By Bryan Calandrelli, Niagara Regional Correspondent
When I venture out to other wine regions in New York State and introduce myself as being from the Niagara region, the most common response is…”Oh pinot noir, huh…how’s Warm Lake doing?” I usually give a generic answer and then talk about the other wineries that have just opened and more importantly, the other grapes that have been planted.
The reality is that Warm Lake Estate and the creation of the Niagara Escarpment AVA has intentionally branded the region for pinot noir. Given the climate, length of growing season and abundance of clay over limestone hillsides, people keep making the comparison to Burgundy again and again. My fear is that this builds an almost unachievable level of expectation for these young wineries and young vines.
I do believe that we have the clearest potential to make distinctively Burgundian pinot noir in the state, and by that I mean, pinot with racy acidity, earthiness, minerality and a concentrated elegance. But it’s just going to take more wineries, with small batches and experienced winemakers to begin to show how good pinot can really be up here.
As of today the wineries growing pinot noir are Warm Lake Estate, Freedom Run Winery, Spring Lake Winery, Leonard Oakes and the soon-to-open Victorianbourg Winery. There are a few other growers also joining in the fun, but if you came to the area today, only Warm Lake Estate and Freedom Run would have any pinot ready to drink.
My take on previously released vintages is critical. Warm Lake seems to be making a memorable wine every other year. The 2003, from what I’ve read in Wine Spectator, is great. The 2005 is easily the most interesting pinot I’ve had from the east coast. Warm Lake’s 2007 might still be too young to assess its potential. It has great color and extraction with some noticeable earthy funk, but there’s a lot of new French oak masking the fruit. It could very well balance out with time but I’m not sure the average visitor will hold it long enough to find out.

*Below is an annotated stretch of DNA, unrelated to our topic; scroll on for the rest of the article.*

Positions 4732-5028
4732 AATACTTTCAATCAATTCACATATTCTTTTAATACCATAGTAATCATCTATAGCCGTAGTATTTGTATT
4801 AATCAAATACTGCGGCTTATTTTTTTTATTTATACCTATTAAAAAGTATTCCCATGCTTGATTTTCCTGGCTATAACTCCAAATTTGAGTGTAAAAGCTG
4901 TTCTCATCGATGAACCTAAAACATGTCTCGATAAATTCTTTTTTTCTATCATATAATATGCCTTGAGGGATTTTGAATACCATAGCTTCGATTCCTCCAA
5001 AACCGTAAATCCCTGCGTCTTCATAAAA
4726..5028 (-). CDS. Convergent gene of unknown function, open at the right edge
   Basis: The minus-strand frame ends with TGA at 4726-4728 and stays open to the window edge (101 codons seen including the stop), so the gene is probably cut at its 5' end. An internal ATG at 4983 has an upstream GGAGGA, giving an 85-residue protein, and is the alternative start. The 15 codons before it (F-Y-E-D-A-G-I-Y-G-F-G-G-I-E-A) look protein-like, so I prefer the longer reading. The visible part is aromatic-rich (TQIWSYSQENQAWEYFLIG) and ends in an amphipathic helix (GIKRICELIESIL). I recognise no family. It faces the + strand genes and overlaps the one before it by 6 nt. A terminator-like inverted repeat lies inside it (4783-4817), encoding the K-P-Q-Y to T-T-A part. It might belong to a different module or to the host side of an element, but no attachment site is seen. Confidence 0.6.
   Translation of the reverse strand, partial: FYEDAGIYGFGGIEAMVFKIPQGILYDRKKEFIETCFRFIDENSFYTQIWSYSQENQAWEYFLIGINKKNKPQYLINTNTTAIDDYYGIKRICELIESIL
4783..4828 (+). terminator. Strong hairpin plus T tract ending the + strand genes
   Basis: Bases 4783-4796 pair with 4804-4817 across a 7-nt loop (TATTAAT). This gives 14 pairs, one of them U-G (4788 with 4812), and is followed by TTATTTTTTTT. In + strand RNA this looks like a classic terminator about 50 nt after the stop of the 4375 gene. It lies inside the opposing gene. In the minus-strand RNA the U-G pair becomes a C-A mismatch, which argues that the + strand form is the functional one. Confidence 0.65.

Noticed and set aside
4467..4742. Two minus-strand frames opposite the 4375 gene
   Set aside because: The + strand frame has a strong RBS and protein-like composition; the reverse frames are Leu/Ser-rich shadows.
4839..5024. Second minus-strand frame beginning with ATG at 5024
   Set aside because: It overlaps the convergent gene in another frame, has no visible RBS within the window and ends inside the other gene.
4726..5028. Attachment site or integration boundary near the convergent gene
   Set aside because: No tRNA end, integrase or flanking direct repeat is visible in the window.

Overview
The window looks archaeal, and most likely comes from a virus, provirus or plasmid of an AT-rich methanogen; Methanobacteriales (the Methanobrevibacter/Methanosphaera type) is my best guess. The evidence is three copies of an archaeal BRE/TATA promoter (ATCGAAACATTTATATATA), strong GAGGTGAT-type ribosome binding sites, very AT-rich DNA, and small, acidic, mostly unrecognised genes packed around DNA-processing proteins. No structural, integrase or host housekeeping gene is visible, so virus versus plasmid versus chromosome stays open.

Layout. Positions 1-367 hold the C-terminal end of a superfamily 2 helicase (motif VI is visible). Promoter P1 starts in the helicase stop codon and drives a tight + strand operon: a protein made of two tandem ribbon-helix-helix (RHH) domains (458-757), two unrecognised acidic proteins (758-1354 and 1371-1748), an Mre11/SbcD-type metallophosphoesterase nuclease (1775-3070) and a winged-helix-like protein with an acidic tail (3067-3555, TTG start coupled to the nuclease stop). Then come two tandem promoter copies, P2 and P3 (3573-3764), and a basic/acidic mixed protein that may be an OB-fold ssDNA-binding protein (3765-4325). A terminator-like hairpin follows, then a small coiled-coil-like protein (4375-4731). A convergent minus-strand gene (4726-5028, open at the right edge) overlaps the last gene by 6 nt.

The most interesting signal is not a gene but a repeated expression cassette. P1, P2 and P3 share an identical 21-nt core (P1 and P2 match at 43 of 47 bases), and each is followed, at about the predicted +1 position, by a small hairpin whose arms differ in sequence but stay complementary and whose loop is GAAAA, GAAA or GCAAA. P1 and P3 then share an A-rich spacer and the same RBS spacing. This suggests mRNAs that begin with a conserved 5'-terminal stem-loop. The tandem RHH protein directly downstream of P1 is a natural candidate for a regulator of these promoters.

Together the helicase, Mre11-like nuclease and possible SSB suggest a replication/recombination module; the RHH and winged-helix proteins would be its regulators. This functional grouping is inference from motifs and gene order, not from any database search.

As for Freedom Run, its 2007 Estate Pinot Noir has been well received. The combination of young vines and a hot year seems to have made a once in a lifetime wine that stands up well to many California pinots, though it's definitely not Burgundian in style. Their 2008 vintage will be much more typical of a cool region pinot, revealing more of what you can expect year to year — a lighter, racier wine that may not win over those looking for big fruit-forward pinots. These might just be the same people that are buying their 2007 vintage.
While there isn’t one wine I would sneak into Paris for a blind tasting yet, I can assure you that I’ve tasted some promising pinot noir grown in the Niagara and across the river in Niagara, Ontario. There’s plenty of talk about minerals, limestone and terroir these days, and there’s no doubt that we have all of the above. We are just waiting for the growers and winemakers to figure out how to take advantage of these conditions.
I’m sold on the idea that it will happen sooner than later, and let’s just say that if I was planting my vineyard today, there would be a significant number of pinot noir vines along with my cabernet franc, chenin blanc and gruner veltliner…A man can dream right?